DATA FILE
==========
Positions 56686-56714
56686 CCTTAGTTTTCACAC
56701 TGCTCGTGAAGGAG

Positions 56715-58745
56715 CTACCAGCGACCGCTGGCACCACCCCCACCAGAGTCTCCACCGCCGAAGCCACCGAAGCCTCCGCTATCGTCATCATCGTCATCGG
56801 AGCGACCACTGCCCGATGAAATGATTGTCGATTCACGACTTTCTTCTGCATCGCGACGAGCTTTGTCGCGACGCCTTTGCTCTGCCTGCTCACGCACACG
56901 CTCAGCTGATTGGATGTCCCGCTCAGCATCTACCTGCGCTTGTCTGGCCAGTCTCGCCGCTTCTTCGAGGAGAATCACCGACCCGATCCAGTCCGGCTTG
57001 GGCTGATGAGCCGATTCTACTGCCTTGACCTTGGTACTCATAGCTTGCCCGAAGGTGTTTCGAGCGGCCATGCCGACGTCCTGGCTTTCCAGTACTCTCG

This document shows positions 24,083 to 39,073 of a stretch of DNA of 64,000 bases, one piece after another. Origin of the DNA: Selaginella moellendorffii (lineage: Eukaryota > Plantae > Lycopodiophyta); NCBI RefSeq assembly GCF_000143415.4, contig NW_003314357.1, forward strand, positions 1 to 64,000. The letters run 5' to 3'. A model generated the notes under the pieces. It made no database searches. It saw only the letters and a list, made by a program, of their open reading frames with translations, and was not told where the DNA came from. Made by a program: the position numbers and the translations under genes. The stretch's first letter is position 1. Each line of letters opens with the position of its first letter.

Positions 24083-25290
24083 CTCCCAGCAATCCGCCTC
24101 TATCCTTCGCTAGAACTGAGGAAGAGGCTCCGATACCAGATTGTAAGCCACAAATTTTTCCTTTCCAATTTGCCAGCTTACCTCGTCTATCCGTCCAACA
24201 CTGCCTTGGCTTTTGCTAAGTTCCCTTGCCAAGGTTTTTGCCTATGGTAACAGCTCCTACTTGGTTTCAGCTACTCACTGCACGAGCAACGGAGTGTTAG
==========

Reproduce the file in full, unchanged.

Positions 56686-56714
56686 CCTTAGTTTTCACAC
56701 TGCTCGTGAAGGAG

Positions 56715-58745
56715 CTACCAGCGACCGCTGGCACCACCCCCACCAGAGTCTCCACCGCCGAAGCCACCGAAGCCTCCGCTATCGTCATCATCGTCATCGG
56801 AGCGACCACTGCCCGATGAAATGATTGTCGATTCACGACTTTCTTCTGCATCGCGACGAGCTTTGTCGCGACGCCTTTGCTCTGCCTGCTCACGCACACG
56901 CTCAGCTGATTGGATGTCCCGCTCAGCATCTACCTGCGCTTGTCTGGCCAGTCTCGCCGCTTCTTCGAGGAGAATCACCGACCCGATCCAGTCCGGCTTG
57001 GGCTGATGAGCCGATTCTACTGCCTTGACCTTGGTACTCATAGCTTGCCCGAAGGTGTTTCGAGCGGCCATGCCGACGTCCTGGCTTTCCAGTACTCTCG

This document shows positions 24,083 to 39,073 of a stretch of DNA of 64,000 bases, one piece after another. Origin of the DNA: Selaginella moellendorffii (lineage: Eukaryota > Plantae > Lycopodiophyta); NCBI RefSeq assembly GCF_000143415.4, contig NW_003314357.1, forward strand, positions 1 to 64,000. The letters run 5' to 3'. A model generated the notes under the pieces. It made no database searches. It saw only the letters and a list, made by a program, of their open reading frames with translations, and was not told where the DNA came from. Made by a program: the position numbers and the translations under genes. The stretch's first letter is position 1. Each line of letters opens with the position of its first letter.

Positions 24083-25290
24083 CTCCCAGCAATCCGCCTC
24101 TATCCTTCGCTAGAACTGAGGAAGAGGCTCCGATACCAGATTGTAAGCCACAAATTTTTCCTTTCCAATTTGCCAGCTTACCTCGTCTATCCGTCCAACA
24201 CTGCCTTGGCTTTTGCTAAGTTCCCTTGCCAAGGTTTTTGCCTATGGTAACAGCTCCTACTTGGTTTCAGCTACTCACTGCACGAGCAACGGAGTGTTAG